Mitsukoshi on Lower Regent Street closes next Saturday after thirty-four years of trading, so if you want to pay it a last nostalgic visit, like I did, you need to get your skates on. Its atmosphere is rather sad, and the shelves are bare, but walking through its doors is still like walking into Japan. But why should a Japanese department store giant have a branch in London at all? Let me explain.
Mitsukoshi can fairly lay claim to being the oldest department store in the world. It began trading in 1673, when Takatoshi Mitsui, a kimono fabric merchant, opened a shop called Echigoya in Edo (present day Tokyo). His innovation was to price-label his fabric and sell it at whatever length his buyers asked for. Two centuries of successful trading later, in 1927 Mitsukoshi opened a new store in Nihonbashi with Japan’s first fashion show and put the goods on open display instead of in cases which had to be opened by assistants.
Here’s what Echigoya looked like, reconstructed at Nihonbashi in 2005.
When they rebuilt the store after the Great Kanto Earthquake of 1923, they brought in another innovation; customers no longer needed to take off their shoes on entering the store. In 1932 a tube station called Mitsukoshimae was built that opened directly into the basement of the store.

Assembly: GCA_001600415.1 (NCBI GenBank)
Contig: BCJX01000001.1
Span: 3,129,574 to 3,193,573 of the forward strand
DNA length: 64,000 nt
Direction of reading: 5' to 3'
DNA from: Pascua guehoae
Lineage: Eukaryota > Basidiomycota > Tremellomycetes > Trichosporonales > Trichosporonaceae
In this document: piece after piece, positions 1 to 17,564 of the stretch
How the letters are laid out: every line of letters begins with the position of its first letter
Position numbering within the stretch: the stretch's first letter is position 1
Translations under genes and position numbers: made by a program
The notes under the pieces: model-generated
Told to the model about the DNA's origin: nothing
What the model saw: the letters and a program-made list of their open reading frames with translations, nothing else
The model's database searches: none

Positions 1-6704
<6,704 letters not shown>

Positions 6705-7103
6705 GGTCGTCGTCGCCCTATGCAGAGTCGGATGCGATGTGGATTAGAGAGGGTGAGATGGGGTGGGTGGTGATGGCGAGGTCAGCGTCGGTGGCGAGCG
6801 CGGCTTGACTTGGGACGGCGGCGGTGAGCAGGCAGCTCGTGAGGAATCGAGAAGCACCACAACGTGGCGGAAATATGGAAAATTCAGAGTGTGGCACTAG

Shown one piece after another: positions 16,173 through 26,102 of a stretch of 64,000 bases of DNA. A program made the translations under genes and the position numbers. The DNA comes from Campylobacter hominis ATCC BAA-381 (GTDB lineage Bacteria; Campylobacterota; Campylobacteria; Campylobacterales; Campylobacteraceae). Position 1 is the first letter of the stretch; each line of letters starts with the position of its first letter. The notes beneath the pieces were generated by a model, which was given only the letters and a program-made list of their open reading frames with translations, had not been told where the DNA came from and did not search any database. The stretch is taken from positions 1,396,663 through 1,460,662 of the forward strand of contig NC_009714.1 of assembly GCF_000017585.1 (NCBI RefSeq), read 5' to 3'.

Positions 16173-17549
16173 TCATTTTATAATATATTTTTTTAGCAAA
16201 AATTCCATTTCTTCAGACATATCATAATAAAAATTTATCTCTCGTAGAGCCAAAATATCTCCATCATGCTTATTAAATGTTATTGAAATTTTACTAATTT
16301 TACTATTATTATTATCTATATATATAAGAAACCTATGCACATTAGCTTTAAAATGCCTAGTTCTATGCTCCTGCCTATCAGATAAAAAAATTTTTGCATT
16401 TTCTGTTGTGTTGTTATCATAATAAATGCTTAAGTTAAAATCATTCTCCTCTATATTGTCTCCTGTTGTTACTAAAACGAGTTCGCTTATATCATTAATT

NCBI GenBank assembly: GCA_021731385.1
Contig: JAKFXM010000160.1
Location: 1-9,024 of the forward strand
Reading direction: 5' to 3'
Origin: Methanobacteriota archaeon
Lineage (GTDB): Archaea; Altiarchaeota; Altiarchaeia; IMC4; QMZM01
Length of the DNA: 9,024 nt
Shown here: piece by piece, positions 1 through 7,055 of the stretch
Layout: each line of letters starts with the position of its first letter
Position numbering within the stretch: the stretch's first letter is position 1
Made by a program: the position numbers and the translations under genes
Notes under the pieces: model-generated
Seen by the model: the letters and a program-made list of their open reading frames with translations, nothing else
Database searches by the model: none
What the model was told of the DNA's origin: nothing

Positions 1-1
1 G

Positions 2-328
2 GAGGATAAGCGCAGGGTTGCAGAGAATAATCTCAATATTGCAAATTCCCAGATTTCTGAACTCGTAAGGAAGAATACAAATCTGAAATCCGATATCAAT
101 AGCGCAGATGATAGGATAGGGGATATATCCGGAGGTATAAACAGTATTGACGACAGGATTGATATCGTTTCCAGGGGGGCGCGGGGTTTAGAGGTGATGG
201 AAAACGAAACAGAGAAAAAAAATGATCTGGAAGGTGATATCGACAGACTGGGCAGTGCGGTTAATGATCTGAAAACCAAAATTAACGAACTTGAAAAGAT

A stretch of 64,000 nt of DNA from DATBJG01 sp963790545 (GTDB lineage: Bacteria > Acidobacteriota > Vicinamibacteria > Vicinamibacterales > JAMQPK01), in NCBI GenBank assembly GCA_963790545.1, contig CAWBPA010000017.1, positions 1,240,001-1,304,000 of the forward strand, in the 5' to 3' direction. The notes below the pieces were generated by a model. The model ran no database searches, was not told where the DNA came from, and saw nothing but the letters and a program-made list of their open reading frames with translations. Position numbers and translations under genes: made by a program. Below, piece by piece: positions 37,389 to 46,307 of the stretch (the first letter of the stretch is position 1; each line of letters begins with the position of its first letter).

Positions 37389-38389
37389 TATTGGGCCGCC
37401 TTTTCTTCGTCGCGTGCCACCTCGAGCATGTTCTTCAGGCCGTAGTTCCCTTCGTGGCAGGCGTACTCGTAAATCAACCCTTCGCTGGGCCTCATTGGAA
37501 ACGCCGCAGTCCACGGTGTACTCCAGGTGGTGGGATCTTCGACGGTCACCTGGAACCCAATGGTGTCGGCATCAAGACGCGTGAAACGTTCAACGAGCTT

Fast forward to the start of the power-shoulders-and-greed decade of conspicuous consumption that was the Eighties. In Japan the economy boomed and property prices soared out of control. At one point it was claimed that the land on which the Imperial Palace stood in Tokyo was worth more than the whole of California. Japanese people began to travel to Europe for the first time. Nowadays it’s moneyed Chinese tourists who are courted, but in the eighties the Japanese tourist, backed by the soaring yen, was king.
But that led to a uniquely Japanese problem. Japanese people don’t speak foreign languages very well, and are wedded to their own way of life. They wanted to go shopping in London, but they wanted to be comfortable doing it. Enter Mitsukoshi London – a shop selling British goods to Japanese visitors in an environment that was just like home.
With a proper Japanese restaurant so people could comfort-eat home-style food too.
For a while it worked. But then came the inevitable crash. In 1990 the Nikkei stock index lost 35% of its value and continued to slide in 1991. By then property prices had hit the floor. The ‘bubble economy’ of the eighties was over and the nineties came to be known as the ‘lost decade’.
Still, Mitsukoshi London kept on going, even as other specialist shops catering to Japanese visitors shut their doors (remember JAL Plaza Igirisuya, anyone?). But what has delivered the final blow is the Crown Estates, Mitsukoshi’s landlord, and their plans to turn Regent Street into a premier shopping destination. That includes redeveloping the Mitsukoshi building, so they have to go.
They’re selling off the very last of the stock now – soon there’ll be nothing left.
The Japan Centre next door is closing its doors too, but has plans to reopen elsewhere. Not so Mitsukoshi, which has closed all its European stores in recent years.
So, if you want to buy a Royal Baby Souvenir mug from a Japanese shop assistant, get down to Mitsukoshi now.